Beer and food already are deeply related on many levels, from the ingredients used to make them to the flavors each delivers to our mouth holes. So why not get an expert in food to help you craft a beer? About a year ago, Sonoran Brewing Co. thought just that, and so launched their inaugural Chef Series — a set of seasonal brews created in collaboration with Arizona's finest food artisans. From the mystifying 7 Wives Saison (brewed with green peppercorns, fennel, and mesquite syrup) to the complex Long Strange Trip (brewed with apricots and aged with Scotch), they challenged our taste buds. But it wasn't the flavor that kept us anticipating the next release. It was the outstanding display of commitment to local eats and peeps, for not only did Sonoran use our city's indigenous ingredients and chefs, it also gave back a portion of the sales of each beer to local charities.

Timur Guseynov

The name aside, our favorite thing about this strip-mall joint is neither burgers nor subs. It's the gigantic selection of bottled sodas we thought had fallen off the face of the Earth. Looking for the vintage vibe of a glass bottle of Coke? Check. And Rocket also stocks Faygo, Squirt, and Jolt, as well as scores of other brands and flavors of soda we hadn't even thought to search out. A wall of refrigerators stretches the length of the entire restaurant, holding a dozen different brands of ginger ale and more than 50 types of root beers — or if you're getting real vintage with it, sarsaparilla. In total, this place offers about 300 types of sodas or pop or whatever you want to call it. Rocket Burgers doesn't say it stocks every kind of soda imaginable, but we'd venture to guess that if what you're looking for still exists, they'll have it here.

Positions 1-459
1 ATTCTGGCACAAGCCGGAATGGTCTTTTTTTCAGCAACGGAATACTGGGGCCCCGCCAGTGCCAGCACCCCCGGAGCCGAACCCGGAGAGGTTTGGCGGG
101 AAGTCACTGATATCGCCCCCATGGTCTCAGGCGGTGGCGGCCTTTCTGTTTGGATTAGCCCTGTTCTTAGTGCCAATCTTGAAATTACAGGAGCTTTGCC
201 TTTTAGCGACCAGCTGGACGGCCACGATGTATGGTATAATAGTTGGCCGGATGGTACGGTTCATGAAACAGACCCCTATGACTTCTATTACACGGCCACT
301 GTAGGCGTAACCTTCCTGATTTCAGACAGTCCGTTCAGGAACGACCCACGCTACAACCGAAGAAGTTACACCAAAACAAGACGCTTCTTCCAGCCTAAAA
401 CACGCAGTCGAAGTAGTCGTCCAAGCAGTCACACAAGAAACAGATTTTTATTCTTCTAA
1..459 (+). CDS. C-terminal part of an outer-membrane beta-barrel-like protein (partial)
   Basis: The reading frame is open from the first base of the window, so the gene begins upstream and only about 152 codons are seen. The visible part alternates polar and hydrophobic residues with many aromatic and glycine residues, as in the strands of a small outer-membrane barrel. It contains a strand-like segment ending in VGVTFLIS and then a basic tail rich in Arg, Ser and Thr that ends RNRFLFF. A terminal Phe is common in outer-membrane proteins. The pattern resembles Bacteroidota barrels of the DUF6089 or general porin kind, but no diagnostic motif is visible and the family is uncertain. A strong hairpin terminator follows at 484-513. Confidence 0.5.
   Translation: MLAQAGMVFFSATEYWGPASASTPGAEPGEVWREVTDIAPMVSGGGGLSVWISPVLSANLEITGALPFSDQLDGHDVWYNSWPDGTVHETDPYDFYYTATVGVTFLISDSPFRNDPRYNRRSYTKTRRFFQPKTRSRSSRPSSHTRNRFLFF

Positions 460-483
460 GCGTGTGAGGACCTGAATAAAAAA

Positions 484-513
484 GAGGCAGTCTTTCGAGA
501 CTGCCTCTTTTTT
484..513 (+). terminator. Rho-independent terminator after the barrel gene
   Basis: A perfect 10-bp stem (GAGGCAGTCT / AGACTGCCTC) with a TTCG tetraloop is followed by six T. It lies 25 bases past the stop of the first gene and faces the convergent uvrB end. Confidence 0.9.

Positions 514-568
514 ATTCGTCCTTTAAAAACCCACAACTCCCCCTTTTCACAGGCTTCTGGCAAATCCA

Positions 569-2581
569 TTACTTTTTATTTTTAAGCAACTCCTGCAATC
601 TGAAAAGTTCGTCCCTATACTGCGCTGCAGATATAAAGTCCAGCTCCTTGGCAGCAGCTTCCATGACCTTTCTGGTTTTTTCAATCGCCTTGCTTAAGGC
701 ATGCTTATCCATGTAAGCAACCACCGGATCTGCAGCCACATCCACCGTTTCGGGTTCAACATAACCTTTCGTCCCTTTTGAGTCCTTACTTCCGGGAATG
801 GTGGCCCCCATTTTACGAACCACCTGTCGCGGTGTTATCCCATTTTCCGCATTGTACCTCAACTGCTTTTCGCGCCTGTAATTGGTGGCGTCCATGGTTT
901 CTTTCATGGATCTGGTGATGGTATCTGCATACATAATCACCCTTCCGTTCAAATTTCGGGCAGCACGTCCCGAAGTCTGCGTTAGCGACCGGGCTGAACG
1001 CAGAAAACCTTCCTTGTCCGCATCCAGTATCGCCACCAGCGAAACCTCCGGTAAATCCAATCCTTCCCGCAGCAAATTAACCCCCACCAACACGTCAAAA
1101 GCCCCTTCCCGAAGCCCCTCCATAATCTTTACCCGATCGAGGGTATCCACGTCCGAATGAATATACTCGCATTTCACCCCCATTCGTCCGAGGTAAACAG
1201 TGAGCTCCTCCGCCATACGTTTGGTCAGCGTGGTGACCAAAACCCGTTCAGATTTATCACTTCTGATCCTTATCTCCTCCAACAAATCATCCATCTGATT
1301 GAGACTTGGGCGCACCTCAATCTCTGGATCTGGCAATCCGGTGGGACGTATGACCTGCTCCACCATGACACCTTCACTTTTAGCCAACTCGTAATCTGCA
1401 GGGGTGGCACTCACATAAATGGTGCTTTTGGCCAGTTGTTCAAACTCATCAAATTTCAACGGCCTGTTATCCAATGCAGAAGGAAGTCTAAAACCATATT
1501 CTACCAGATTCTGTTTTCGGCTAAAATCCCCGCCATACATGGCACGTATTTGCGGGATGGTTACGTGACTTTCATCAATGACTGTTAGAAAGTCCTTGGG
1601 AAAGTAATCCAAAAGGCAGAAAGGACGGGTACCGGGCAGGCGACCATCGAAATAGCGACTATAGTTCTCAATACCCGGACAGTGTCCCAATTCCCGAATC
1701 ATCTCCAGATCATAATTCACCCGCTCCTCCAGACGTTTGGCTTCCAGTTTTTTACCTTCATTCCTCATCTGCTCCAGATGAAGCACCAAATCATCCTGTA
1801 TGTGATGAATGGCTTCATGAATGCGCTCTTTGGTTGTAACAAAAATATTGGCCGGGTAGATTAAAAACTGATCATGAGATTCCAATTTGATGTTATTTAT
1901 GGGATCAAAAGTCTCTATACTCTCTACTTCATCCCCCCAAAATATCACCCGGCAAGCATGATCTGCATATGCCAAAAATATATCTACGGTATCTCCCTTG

Patricia Escarcega

Before "Metro Phoenix" even existed, there was Cheese 'n Stuff, the Central Phoenix deli that's been serving sandwiches and sides since 1949. It's a you'll-know-it-when-you-see-it sort of place. Even on the outside, it doesn't look as though it's changed much since opening. Step through the door beneath the iconic globe sign and it's like you've taken a trip back to the days when places like these — not Subway — were a dime a dozen. Owner Stan Zatwakski and his family will be behind the counter, nearly buried beneath the handwritten selections and dozens of "specials" typed up, printed out, and appended (seemingly, for good) to the menu. If you want to go real old school, then you'll have to get The Doughboy, an ultimate comfort-food sandwich with deli turkey, bacon, creamy avocado, and mayo on grilled sourdough bread. But, of course, you can't really go wrong with any of the options at this famous little deli that could.